Peter and the Starcatcher Fills in the Peter Pan Back Story With Stardust
Joey deBettencourt and Megan Stern star as Peter (Pan) and Molly (the starcatcher in training)
Photo by Jenny Anderson
The set-up: Have you ever seen true theater stardust? Not that plastic, manufactured spangly stuff that Miley Cyrus or those ubiquitous boy bands excrete, but real, genuine theater magic? The kind that makes you weep because of its surprise, talent, and imagination?
Fly over to the Hobby Center for the Performing Arts, where the stardust of Peter and the Starcatcher will astound, startle, and send you soaring. This award-winning play with music is here only through the weekend, more's the pity, via Gexa Energy Broadway. For a child of any age, theater amazement like this rarely appears once in any season, so please don't miss this!
The execution: As a prequel to J.M. Barrie's immortal tale of the boy who wouldn't grow up, Starcatcher fills in the back story of Peter Pan with vivid playmaking of the highest caliber.
Based on the 2004 children's novel by Dave Barry and Ridley Pearson, playwright Rick Elice (Tony winner for Jersey Boys) spins the story into a twee Victorian vaudeville, a marvelous "panto" of which the British are so fond, where men in dresses, bad puns, and all around silliness rule the stage. We know we're in someplace special just by seeing that golden, glittery proscenium arch with its outsized pineapple and ruby-red velvet swags. We're definitely in a land of old-fashioned make-believe.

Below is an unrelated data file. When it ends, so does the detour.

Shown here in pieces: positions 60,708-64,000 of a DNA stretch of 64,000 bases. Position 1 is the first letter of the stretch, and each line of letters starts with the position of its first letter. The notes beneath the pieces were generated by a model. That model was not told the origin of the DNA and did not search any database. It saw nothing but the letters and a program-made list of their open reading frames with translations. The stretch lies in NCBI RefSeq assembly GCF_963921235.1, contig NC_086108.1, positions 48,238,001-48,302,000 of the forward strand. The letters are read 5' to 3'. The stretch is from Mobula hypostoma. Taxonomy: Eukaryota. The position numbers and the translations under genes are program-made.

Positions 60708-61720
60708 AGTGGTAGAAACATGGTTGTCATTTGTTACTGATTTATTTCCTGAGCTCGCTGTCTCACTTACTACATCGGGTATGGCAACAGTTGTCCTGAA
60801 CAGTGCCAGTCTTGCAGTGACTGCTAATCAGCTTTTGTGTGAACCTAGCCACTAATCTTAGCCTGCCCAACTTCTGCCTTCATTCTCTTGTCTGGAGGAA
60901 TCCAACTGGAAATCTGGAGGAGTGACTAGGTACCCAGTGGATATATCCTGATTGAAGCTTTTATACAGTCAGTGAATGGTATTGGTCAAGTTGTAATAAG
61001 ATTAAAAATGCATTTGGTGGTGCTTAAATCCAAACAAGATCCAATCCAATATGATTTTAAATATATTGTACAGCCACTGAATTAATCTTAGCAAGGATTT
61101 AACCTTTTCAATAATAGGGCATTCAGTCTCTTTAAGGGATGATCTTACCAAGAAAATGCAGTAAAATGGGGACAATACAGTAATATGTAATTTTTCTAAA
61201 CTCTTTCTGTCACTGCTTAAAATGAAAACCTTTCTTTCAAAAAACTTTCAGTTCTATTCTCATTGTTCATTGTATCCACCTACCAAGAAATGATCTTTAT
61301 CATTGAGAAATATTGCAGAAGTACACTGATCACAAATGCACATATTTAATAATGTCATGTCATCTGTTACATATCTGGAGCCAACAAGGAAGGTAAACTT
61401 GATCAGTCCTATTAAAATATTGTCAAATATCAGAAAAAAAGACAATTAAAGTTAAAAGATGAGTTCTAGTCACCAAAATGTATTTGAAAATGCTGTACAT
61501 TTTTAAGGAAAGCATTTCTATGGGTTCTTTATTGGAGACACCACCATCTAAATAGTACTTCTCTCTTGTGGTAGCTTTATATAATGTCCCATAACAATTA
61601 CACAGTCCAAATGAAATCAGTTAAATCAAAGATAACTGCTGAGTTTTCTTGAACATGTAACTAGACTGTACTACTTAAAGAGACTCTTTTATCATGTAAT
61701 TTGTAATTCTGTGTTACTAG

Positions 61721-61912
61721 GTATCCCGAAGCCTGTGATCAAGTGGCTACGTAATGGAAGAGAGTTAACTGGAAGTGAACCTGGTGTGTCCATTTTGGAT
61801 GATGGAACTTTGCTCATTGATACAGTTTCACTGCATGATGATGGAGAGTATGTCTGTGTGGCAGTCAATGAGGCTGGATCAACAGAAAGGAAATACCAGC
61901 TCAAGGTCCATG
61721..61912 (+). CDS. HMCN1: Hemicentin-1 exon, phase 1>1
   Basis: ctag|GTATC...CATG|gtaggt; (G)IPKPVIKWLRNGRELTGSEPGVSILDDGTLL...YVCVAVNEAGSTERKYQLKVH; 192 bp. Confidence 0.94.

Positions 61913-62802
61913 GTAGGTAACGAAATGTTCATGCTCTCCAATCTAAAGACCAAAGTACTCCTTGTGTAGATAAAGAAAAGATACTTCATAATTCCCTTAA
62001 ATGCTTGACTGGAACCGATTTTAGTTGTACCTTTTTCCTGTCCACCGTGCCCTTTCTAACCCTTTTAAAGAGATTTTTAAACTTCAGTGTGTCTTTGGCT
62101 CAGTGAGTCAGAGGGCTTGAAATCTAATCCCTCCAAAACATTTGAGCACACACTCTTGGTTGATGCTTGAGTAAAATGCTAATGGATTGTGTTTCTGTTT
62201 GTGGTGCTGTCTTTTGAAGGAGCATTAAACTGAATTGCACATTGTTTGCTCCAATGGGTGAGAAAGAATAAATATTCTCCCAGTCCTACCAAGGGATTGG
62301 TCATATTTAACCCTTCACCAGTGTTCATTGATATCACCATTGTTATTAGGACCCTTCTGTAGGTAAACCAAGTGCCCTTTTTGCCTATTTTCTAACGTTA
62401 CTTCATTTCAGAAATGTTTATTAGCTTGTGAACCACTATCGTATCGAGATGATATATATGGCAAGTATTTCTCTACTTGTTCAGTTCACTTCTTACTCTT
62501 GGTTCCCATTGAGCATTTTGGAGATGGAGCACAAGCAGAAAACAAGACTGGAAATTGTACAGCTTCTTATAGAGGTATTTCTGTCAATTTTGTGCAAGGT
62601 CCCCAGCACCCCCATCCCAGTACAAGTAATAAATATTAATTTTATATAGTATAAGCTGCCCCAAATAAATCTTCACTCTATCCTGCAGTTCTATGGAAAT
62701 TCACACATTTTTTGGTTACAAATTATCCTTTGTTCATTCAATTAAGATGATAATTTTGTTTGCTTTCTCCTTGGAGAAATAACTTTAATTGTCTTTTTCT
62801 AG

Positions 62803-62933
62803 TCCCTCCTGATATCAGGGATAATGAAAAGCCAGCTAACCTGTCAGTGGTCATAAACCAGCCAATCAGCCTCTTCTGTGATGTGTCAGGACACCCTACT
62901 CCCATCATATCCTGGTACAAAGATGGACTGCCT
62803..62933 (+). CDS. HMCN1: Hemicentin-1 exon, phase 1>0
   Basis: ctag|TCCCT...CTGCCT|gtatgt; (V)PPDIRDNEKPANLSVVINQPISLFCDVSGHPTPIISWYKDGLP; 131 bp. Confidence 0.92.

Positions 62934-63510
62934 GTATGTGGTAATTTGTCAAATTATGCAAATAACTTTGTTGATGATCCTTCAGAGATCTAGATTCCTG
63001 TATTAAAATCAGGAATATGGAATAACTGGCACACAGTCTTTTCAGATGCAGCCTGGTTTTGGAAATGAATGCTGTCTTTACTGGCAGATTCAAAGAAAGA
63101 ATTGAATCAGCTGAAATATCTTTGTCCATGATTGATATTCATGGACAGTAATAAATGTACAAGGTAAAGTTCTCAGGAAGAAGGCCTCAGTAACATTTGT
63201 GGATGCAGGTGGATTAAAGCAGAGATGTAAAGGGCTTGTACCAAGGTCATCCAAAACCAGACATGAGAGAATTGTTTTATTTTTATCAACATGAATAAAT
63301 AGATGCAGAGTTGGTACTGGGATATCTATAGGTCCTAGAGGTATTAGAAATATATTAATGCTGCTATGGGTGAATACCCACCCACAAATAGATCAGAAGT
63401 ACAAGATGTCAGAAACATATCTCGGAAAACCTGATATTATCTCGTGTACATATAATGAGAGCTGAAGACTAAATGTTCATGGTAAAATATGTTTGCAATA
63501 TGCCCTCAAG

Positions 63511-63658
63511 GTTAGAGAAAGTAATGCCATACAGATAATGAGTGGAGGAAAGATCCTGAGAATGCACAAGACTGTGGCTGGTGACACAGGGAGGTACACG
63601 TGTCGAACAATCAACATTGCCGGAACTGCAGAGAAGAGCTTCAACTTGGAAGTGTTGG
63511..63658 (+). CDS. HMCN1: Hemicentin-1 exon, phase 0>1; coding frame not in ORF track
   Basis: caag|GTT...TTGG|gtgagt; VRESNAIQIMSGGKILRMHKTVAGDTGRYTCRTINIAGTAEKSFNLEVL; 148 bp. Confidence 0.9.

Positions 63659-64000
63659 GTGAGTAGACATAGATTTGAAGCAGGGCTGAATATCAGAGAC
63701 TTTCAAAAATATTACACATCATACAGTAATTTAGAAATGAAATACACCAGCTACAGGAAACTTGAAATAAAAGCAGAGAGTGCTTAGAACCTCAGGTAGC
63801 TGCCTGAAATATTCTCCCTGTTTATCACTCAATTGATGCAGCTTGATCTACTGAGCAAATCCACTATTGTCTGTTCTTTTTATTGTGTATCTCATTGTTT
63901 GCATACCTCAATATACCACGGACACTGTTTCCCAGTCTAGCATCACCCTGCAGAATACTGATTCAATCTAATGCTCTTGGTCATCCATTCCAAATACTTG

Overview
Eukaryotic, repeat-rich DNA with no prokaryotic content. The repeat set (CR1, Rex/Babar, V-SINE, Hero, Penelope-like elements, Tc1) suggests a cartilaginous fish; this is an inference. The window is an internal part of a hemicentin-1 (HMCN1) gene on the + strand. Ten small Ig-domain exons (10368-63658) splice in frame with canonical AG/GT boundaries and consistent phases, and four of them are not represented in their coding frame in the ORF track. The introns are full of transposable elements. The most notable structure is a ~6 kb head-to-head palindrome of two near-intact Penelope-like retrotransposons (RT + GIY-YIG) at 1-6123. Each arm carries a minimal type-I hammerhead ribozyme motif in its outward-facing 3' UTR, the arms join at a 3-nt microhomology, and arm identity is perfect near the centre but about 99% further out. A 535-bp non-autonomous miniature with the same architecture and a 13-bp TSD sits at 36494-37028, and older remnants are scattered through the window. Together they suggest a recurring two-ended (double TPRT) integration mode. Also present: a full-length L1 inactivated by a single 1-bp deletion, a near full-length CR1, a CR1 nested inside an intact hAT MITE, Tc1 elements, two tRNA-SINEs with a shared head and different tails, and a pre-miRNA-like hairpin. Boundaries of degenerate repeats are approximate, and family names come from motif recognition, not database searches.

The cast turns into mermaids after being bathed in stardust water
Photo by Jenny Anderson
Right at the beginning, the cast of 16 (who double or triple up roles throughout the show) asks us to use our imagination. If we fall short, not to worry, for the exceptional production design has that covered. Ship hawsers are transformed into cabin rooms or ocean waves through the wizardry of scenic designer Donyale Werle; a yellow rubber glove makes a glorious flighty bird from costume designer Paloma Young; a line of pirates becomes doors, creaking open and closed under Darron L. West's superlative sound design; a sky full of stars magically appears with a few flashlights, thanks to the star-struck lighting design by Jeff Croiter; a crocodile's gapping mouth is conjured with a sting of triangular pennants standing in for its sharp teeth; young Molly (Megan Stern, resourceful and proud of it) floats into the air merely by sitting on a seesaw.
Co-directors Roger Rees and Alex Timbers supply plenty of prodigious magic to keep this show constantly in the air, ably abetted by "movement" by Steven Hoggett. (Whatever that is, it's awfully good and must be important since his credit is right above the directors.)